"I'm all for that old school format where enemies attack you that you can't even see, but Rhapsody takes that to an irritating extreme. Dungeons are fairly straight-forward in their design (with a map in the top screen that lets you keep track of where you are), but there's still a lot of wandering that must be done if you want to gather assorted items and puppets. Every few steps, it seems like you'll face an attack. The result is that you won't want to explore. You'll wish you had a map that pointed the way to the absolute shortest route, just because every dead end you encounter means you fought two or three unnecessary battles."
If most of us were to start talking to puppets, we could be sure that a visit to a qualified individual with a comfy couch would soon follow. Failing that, we might make the unpleasant acquaintance of a few very nice men with white coats and a sterile environment where we could then expect to reside as unwilling guests for weeks, months or perhaps years to come. Whatever it took to rehabilitate us. Fortunately for Cornet, the attractive young lady who stars in Rhapsody: A Musical Adventure (originally for the PlayStation but now ported to the DS), her world is different and her unique ability is a gift.
As the game opens, the lovely Cornet is waking from a dream wherein she met a handsome young prince. Presumably, they would have ridden off into the sunset if she could have slept longer, only instead she finds herself staring into the face of her darling little puppet--and long-time friend--Kururu. Before long, the pair sets out on a real adventure and not long after that, a dashing young man rescues them from defeat at the hands of a witch and her gang of feisty cats.
Rhapsody: A Musical Adventure is that kind of game, one where you can almost always expect the story to evolve in the cutest manner possible with suitable glares and protestations from its lively cast. Yet that's not all there is to the game. There are moments where the levity stops and you're watching a tragic romance unfold (and playing your own role in the proceedings) or exploring the evil of apathy or choking back tears as one person or another makes a heroic sacrifice. This curious mixture of the mature and the downright childish works well, despite a script that includes simple gaffes like someone who references a desire to 'sore to the skies' and other unfortunate blunders.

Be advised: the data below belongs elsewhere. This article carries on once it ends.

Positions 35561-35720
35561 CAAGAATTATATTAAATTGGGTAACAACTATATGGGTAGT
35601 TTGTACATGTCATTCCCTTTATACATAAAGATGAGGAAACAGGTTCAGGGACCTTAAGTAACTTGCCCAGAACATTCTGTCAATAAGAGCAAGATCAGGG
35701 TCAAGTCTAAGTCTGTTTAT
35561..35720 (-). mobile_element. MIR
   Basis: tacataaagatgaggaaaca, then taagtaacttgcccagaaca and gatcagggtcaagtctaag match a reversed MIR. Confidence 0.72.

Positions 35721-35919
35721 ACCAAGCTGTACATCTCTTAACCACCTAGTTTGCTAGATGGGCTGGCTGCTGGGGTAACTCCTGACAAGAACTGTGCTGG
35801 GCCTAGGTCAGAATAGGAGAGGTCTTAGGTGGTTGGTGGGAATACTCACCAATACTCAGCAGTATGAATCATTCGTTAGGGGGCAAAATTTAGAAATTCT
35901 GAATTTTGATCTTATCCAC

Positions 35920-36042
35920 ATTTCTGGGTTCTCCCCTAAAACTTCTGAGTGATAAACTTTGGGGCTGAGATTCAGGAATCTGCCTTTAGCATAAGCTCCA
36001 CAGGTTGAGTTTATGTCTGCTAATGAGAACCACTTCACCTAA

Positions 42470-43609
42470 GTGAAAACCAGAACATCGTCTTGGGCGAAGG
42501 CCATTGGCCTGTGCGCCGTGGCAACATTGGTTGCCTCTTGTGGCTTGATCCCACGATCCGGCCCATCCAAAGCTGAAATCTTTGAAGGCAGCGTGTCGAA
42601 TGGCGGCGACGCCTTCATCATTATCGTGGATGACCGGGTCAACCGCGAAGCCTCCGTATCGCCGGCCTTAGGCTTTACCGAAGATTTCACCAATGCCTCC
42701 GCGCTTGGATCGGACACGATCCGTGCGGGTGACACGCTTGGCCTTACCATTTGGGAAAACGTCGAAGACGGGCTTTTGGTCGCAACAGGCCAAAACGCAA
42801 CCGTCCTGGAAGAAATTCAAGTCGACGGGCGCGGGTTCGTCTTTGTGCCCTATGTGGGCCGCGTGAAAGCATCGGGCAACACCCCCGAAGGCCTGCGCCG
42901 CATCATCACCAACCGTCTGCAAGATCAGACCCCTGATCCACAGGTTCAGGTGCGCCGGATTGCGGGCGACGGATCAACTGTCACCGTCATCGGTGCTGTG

Besides serving as a clever and occasionally surprising tale within the comic-fantasy parameters, though, the game also brings along the twist that its title would suggest: music. In fact, it often feels like one of the classic Disney animated features as a result. Nearly every major revelation is followed by one character or another bursting into song. Thankfully, it's never quite as stupid as similar events in a traditional musical. You won't see knights and monsters bustling around a battlefield and then suddenly joined together in rows of dancing merriment, for example.
Even when the characters aren't singing--which they do in audible form with subtitled Japanese voice tracks--you can still expect excellent music to provide accompaniment as Cornet carries her trumpet and puppets throughout the world. From the battle and victory themes to the selections that play as you explore each dark cave, cheery village or imposing tower, the level of quality lives up to everything you'd expect from a Nippon Ichi game, though it's more subdued than later selections from the Disgaea series and others.
Cornet's world is a beautiful place, even when things are going wrong, both because of that soundtrack and the care that obviously went into rendering each area just right. The PlayStation era of RPGs featured a nice selection of environments that were feasts for the eyes compared to the more tile-based maps we saw so frequently from the 16-bit era. You'll see that here, with snow-covered villages, gorgeous forests and so forth. It all looks just right on the DS screens and falls in line with anything you might expect from a new release on the hardware, proving that the port was anything but a waste of time. Unfortunately, that visual splendor doesn't come without drawbacks.